[erlang-questions] Erlang is *not* a implementation of the Actor model Re: Go vs Erlang for distribution

Ulf Wiger ulf@REDACTED
Mon Jun 23 17:00:24 CEST 2014

I have argued in a number of presentations that what selective receive does for Erlang is to allow a form of ‘local-scoping’ of events. Haskell, Occam and for that matter, UNIX select(), accomplish this using separate buffered (or blocking) channels, where the program can choose which channel(s) to receive from at any given time.

The underlying observation is that there is no defined ordering between events which arrive to a process from different senders. What any selective receive model does is to allow the receiver to reduce the statespace by ignoring events that are irrelevant for the operation at hand.

I’m not sure who deserves most credit for talking about ‘accidental complexity’ in terms of Erlang programming, but I’m leaning towards crediting Joe for evangelizing it the most, although I’ve seen stencils from the late ‘70s where Mike Williams wrote very good stuff about it. The term has of course been used elsewhere, not least by Fred Brooks.

One can compare FIFO, run-to-completion message handling with GOTO programming, and I recall Simon Peyton-Jones noting that the key to avoiding the problem is to have proper scoping of messages (c.f. variable scoping).

Reducing the state space is of course key to any formal verification effort, so I’d claim that Erlang actually provides some tools for extending the reach of formal verification. But the real benefit of Erlang is that it allows developers to write more complex event handling systems that are at least *debuggable*, if not entirely formally verifiable.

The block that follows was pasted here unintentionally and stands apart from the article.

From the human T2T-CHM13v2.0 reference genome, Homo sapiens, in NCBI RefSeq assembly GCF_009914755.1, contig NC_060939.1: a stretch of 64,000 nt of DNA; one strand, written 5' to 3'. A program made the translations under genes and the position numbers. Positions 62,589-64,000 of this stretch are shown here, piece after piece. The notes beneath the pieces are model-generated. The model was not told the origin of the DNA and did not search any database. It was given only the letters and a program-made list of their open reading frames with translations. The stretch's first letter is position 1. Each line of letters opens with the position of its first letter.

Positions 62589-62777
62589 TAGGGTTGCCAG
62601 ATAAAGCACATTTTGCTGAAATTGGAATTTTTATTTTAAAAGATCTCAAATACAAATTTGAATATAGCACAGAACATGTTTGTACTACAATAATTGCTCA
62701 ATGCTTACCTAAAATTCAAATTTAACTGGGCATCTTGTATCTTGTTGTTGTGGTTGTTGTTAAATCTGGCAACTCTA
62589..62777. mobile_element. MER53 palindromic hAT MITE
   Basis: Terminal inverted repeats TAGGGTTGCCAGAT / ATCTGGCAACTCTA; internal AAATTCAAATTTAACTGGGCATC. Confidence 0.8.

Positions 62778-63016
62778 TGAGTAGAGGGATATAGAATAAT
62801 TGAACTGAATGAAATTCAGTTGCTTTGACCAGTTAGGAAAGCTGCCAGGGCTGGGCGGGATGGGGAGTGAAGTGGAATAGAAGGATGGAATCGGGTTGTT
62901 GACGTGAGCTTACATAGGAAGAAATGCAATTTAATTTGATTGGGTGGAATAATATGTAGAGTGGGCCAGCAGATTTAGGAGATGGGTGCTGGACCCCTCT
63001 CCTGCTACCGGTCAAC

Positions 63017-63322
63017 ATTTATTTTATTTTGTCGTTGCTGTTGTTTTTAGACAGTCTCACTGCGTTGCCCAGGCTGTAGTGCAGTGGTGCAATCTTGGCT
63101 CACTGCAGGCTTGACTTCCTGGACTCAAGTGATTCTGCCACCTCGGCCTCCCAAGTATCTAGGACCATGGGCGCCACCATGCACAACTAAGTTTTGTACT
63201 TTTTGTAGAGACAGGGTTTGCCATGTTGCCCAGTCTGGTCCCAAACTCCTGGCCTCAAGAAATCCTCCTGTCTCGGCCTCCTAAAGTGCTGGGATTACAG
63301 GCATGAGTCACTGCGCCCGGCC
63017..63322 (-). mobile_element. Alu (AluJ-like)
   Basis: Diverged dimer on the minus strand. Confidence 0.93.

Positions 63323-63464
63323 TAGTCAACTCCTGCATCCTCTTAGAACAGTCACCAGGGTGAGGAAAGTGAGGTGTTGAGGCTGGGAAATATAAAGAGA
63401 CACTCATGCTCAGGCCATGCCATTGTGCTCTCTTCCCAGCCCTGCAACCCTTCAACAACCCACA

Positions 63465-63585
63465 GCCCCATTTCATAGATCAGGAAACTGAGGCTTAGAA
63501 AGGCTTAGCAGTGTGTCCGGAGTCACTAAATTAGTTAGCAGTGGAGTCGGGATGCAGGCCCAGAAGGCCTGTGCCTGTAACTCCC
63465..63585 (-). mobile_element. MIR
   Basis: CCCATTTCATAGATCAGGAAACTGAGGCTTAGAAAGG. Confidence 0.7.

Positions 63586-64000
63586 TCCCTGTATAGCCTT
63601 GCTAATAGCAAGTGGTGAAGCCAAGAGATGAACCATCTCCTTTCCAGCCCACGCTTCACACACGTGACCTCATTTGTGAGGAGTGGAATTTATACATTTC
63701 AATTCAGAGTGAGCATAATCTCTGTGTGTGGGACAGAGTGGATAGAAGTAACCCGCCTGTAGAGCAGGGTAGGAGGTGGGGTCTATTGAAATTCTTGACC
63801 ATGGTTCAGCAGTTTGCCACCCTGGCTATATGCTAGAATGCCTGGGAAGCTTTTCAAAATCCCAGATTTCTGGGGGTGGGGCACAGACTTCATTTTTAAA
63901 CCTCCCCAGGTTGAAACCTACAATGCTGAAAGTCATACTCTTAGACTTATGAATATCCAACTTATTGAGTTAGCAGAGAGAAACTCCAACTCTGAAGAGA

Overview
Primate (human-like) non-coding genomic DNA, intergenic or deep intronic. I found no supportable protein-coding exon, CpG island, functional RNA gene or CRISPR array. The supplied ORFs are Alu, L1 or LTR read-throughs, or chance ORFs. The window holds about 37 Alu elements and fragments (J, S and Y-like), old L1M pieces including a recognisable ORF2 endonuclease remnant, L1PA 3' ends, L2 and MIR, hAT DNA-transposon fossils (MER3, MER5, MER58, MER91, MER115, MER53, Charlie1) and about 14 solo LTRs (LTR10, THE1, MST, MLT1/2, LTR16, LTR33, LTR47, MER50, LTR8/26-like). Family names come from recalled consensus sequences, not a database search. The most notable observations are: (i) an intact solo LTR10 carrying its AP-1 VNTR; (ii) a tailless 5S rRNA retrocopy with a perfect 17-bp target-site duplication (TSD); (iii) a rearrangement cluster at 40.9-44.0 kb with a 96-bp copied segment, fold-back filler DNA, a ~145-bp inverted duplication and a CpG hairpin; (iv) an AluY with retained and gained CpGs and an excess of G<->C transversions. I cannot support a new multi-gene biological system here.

The properties ‘fairness’ and ‘reachability’ are global, and are made a bit more difficult to verify in systems that make use of selective receive. OTOH, verification of a global state-event matrix has a pretty low complexity ceiling, and at least in telecoms (and, I’d claim, in the Web), a missed deadline is not a system-wide failure, which means that you can get very far with informal testing and statistical goodness properties.’

Ulf W

On 23 Jun 2014, at 14:17, Ignas Vyšniauskas <i.vysniauskas@REDACTED> wrote:

> This is the availability of the `receiver .. after ..`
> primitive. Allowing local-timing-based behaviour in processes usually
> means that you need some very strong global fairness assumptions in
> order to do any kind of formal proofs. I don't see how one could
> obtain a (useful) representation of Erlang semantics in any of the
> usual process calculi without ignoring this fact.

Ulf Wiger, Co-founder & Developer Advocate, Feuerlabs Inc.

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